But as for me, when they were sick, my clothing was sackcloth: I humbled my soul with fasting; and my prayer returned into mine own bosom (Psa. 35:13).

Often in scripture we read of those who were clothed in sackcloth, humbling themselves before God so that their prayers would be heard.  The city of Nineveh not only clothed the people in sackcloth, but also the animals to show their contrite hearts (Jonah 3:8).

If David’s prayer in Psalm 35:1-28 were for Absalom and the traitors that conspired with him to remove David from the throne, then it has heavy implications.  If it were for King Saul or some other enemy, we can only imagine its depth of meaning.

David contrasts the enemy’s conduct with his own. He talks of his past life, and about the acts of kindness which he had shown in times of trouble, as more deeply marking the evils of their own conduct now.  David begs the Lord to plead his cause and to fight against them that fight him.  He says, “Stand for me! Confuse the enemy! Blow them away like chaff!”  He even begs the Lord to make their way dark and slippery and to dig a pit for their feet.  David has given up on saving their souls though he apparently has tried many times in the past.  These are men (or women) who are bound to David by the bands and ties of physical life—people he knows well.

David is brought low because of the false witnesses who have laid things to his charge that he never dreamed of.  Yet those same people had been the object of his fasting and prayers in other days.  When they had been in distress, he had put on sackcloth and afflicted his soul for their sakes.  He had humbled himself before God to beg for their health or their position before the Almighty.  Surely in times past he had prayed for Absalom as he watched the turn of his character or as he had witnessed his misconduct.  More than anything, he would have wanted his own son to be righteous before God, but now with the insurrection, he sees there is no hope for his soul or the ones with him.  David knows that Absalom and his companions hate him without a cause.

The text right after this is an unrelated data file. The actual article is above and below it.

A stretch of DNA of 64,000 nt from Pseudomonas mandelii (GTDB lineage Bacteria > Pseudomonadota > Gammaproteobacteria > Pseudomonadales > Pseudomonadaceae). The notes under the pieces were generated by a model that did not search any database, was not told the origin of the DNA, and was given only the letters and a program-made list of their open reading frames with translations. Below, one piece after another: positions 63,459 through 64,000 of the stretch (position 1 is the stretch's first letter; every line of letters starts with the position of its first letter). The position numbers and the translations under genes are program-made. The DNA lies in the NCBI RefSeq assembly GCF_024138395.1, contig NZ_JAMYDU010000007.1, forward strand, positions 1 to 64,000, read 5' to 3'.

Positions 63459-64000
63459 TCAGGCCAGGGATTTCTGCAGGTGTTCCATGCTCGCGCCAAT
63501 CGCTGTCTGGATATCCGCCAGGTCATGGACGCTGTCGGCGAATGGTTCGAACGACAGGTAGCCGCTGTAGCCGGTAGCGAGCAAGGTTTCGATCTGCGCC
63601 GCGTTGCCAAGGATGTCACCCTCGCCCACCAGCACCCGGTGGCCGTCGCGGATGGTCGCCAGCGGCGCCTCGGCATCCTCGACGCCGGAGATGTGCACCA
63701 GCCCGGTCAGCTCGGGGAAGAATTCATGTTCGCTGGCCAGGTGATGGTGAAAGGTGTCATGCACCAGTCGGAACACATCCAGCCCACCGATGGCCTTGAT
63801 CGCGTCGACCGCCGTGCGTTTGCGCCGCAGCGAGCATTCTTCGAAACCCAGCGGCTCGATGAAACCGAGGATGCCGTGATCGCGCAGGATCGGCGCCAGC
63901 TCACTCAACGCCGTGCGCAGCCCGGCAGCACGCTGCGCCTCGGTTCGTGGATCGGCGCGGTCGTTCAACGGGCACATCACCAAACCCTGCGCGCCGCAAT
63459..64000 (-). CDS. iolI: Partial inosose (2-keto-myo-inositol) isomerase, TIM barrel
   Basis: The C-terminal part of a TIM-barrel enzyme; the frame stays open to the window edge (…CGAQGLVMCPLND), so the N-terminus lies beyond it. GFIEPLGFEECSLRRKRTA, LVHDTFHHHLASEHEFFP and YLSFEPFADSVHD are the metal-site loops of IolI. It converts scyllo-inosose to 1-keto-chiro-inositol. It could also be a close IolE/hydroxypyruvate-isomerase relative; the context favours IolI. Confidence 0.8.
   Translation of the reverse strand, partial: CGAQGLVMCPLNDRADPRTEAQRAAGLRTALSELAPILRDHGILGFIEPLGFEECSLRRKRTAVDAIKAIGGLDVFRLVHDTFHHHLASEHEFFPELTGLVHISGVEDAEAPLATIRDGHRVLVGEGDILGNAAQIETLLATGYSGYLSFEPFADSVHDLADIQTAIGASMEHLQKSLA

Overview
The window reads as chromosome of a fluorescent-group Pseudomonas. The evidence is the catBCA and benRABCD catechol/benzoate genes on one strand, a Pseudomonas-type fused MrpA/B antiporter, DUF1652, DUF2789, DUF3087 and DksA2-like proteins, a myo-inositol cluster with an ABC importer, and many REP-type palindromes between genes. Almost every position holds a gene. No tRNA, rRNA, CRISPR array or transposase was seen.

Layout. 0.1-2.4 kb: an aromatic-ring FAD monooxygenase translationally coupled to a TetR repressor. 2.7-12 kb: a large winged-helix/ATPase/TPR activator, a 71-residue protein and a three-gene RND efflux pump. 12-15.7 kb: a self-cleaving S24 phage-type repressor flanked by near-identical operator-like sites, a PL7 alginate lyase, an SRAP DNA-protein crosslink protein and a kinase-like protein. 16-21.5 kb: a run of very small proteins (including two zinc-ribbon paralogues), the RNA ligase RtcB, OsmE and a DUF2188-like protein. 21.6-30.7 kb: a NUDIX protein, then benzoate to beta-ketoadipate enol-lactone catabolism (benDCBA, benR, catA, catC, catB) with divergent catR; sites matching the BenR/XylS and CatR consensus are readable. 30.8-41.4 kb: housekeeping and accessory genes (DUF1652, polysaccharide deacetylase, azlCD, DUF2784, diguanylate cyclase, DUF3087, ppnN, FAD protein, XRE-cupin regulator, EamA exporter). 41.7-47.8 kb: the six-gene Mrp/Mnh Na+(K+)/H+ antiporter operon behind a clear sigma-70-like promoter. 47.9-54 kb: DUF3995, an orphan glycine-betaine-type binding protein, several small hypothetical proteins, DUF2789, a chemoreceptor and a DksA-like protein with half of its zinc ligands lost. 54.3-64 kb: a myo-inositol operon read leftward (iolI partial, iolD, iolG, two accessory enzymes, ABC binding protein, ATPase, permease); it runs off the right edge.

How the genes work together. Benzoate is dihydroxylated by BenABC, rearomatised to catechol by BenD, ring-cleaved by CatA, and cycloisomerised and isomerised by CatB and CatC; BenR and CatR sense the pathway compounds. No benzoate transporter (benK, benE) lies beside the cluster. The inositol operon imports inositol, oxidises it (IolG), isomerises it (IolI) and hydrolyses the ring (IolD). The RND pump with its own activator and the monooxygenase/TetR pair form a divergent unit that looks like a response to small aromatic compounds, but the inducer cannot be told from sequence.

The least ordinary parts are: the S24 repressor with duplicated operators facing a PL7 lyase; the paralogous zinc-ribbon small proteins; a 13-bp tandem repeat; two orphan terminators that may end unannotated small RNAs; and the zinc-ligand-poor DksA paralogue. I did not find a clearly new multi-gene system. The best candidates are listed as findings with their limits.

David’s final thoughts regarding the actions of his enemies as they compare to his own are that he wishes the Lord would clothe them with shame and dishonor because they have returned evil for his good.  Our own hearts need to be humble to the point we would be willing to clothe ourselves in sackcloth to pray for our enemies even if they do not respond well.  They will be clothed in shame if they spurn our efforts at peace.

Will our clothing be sackcloth or shame (Job 8:22Psa. 109:29Psa. 132:18)?  Will we humble ourselves before the Almighty or will we proudly go our thankless way and return evil for the good others do for us?


  1. Using the Bible Encyclopedia found here: (, give a definition of sackcloth and tell why was it worn?
  2. Sackcloth has always carried with it the idea one of the Christian virtues. With what virtue should we be clothed (1 Pet. 5:5)?
  3. How serious is the sin of ingratitude ( 1:21,241 Tim. 3:2-5)?
  4. Under the Law of Moses, men were commanded to give an eye for an eye and a tooth for a tooth. Is it right today to take vengeance or to pray for the destruction of our enemies ( 5:38-42Rom 12:19)?
  5. How many good deeds had David done for King Saul?
  6. How did Saul react?
  7. What good had David done for his son Absalom?
  8. How did Absalom respond?
  9. What is the higher law for Christians today (Luke 6:35)?
  10. King Ahab was one of the worst kings in the history of Israel. Why did God postpone His judgment against Ahab and give him another chance to live after he had determined to destroy him and his descendants (1 Kings 21:21-29)?

-Beth Johnson

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